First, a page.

Thursday, August 30, 2012

Hyperpigmentation aka "brown spots": the new wrinkle

Not all skin spots are the sameAccording to Elle magazine, September 2012, in the United States, we are very devoted to moisturizers and collagen-boosting serums, but our demand for brown spot lightening is steadily rising, especially since publication of a 2006 study, indicating that hyperpigmentation can impact on a woman’s perceived age by up to twenty years.

Friday, August 24, 2012

New drug makes Botox effects last longer

Houston doctor develops zinc-based prescription drug

HOUSTON - An accidental medical discovery can make the effects of Botox last 30 percent longer, according to a Houston doctor.

Many people know Botox as a beauty enhancer that erases age lines and leaves the skin looking smooth and youthful. But for thousands of people, it is a sanity saving treatment for very real medical conditions.

Wesley Paulk said he could hardly drive, work or even see because of his severe eye spasms.

"I went with my eyes taped open. I took medical tape and taped my eyelids to my eyebrows," Paulk said. "They'd get to spasming so much and blinking that I couldn't control them, and they would shut and I couldn't open them."

Diagnosed with blepharo disease, Paulk has spent the past decade visiting Dr. Charles Soparkar, an ocular plastic surgeon and biochemist, for Botox treatments four times a year—but not anymore.

"I'd get it every two to three months now, with the new pull Zytase, I get it every five to six months."

After noticing some patients are not as receptive to the Botox, a resident suggested to Dr. Soparkar that it could be their diet, prompting him to look at the molecular level.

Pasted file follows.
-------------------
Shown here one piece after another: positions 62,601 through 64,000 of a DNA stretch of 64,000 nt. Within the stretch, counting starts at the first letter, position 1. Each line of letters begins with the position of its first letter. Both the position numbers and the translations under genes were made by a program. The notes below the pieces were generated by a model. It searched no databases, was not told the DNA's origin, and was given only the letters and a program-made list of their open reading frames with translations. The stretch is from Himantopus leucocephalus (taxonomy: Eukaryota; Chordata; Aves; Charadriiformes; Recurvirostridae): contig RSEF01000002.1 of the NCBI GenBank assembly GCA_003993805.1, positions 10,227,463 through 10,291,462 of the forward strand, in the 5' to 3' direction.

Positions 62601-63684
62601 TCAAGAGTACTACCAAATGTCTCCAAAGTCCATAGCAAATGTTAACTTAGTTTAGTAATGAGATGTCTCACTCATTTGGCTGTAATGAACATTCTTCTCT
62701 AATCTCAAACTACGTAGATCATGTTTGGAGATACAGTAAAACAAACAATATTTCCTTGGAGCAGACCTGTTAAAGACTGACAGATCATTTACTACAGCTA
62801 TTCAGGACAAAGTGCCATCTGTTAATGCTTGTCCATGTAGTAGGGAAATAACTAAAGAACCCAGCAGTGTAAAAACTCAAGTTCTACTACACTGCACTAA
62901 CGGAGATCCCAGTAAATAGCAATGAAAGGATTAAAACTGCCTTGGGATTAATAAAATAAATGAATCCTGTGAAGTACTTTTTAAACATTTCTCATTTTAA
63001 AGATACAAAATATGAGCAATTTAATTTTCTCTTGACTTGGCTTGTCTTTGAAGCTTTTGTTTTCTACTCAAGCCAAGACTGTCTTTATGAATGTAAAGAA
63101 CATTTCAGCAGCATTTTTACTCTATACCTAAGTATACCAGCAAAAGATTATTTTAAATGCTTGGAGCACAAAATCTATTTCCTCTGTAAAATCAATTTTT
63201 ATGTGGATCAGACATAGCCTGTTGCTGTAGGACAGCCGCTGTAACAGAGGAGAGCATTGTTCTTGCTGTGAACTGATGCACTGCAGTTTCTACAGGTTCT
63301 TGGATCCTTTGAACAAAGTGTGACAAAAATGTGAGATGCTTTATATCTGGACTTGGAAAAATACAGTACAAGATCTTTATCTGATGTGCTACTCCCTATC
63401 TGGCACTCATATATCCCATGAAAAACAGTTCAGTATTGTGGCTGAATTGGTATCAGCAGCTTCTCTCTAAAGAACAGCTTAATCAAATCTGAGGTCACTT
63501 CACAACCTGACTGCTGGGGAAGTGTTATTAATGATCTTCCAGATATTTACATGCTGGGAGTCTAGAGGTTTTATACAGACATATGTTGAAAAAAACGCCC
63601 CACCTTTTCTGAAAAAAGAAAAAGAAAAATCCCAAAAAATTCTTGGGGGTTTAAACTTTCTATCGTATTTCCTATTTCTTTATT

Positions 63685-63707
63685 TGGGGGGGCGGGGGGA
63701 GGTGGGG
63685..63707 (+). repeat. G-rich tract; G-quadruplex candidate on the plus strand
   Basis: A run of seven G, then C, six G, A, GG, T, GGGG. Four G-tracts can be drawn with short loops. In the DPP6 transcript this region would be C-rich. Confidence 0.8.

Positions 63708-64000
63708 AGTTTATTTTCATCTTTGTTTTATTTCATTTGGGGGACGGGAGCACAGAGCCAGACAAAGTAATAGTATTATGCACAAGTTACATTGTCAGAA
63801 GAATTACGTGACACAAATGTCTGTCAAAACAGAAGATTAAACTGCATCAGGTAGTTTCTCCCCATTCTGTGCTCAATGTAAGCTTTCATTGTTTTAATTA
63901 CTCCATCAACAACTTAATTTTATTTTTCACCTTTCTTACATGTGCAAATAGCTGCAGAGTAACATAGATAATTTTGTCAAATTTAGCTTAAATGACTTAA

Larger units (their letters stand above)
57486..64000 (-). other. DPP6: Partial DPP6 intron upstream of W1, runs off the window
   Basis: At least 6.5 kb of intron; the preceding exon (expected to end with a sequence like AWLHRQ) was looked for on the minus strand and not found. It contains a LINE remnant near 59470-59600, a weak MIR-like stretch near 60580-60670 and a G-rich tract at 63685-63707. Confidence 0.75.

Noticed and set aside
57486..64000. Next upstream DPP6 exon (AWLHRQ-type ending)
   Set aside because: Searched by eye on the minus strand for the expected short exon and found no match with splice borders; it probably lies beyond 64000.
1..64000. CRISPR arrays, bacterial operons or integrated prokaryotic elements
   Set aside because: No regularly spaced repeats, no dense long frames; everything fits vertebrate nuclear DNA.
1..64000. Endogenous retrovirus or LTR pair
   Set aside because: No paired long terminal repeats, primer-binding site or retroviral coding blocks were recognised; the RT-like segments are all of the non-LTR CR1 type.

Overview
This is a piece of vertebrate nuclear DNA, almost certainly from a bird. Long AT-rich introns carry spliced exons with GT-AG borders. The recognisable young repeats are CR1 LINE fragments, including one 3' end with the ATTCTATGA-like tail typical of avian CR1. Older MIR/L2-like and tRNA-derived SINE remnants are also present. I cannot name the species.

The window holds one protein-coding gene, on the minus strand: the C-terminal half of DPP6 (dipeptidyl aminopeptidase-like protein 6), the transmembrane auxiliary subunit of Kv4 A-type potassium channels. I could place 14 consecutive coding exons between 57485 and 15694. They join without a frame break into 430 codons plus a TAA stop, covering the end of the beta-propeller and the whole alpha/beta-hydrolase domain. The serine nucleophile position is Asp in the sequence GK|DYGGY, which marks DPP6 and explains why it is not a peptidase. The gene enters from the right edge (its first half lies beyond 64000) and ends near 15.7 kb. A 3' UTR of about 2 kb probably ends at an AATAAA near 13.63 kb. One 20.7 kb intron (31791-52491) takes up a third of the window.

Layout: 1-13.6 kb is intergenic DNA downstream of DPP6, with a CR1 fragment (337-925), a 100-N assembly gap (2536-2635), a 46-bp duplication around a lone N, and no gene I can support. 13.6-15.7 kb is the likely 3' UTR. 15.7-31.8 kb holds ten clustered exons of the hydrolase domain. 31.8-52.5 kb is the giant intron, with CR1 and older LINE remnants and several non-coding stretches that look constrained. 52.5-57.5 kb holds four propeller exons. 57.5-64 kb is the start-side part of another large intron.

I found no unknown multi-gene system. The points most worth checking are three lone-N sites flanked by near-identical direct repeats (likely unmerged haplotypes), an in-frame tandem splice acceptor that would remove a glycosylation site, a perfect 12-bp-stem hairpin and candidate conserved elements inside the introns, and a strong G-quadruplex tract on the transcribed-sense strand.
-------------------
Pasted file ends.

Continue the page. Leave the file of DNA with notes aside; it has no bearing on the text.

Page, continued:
"All the Botulinum toxins are zinc dependent—metalloprotease—meaning they require zinc to work, meaning no zinc, they don't work," Soparkar said.

He said about 50 percent of the population is zinc deficient so he wondered what would happen if he "gave people zinc before their toxins."

He combined a high dose of zinc with a phytase enzyme and Zytase was born. The drug is taken four days before the Botox treatment is administered and on the day of the treatment. The new and very positive side-effect of getting zinc levels under control allows for Botox's effects to last longer, meaning fewer shots and less money spent.

"Ninety-two percent of people in our study an increase in our effect," Soparkar said.
It even worked for Karin Williams, who was just using Botox for a fresher look.

"Every four months was my routine, for eight years," Williams said. "I started taking the Zytase and noticed I could stretch it out to six months or eight months."

Soparkar said because the zinc is only taken right before the injections, you don't have to worry about getting too much of the chemical. Zytase is prescription only and some insurance companies are paying for it before medical Botox treatments.

New drug makes Botox effects last longer

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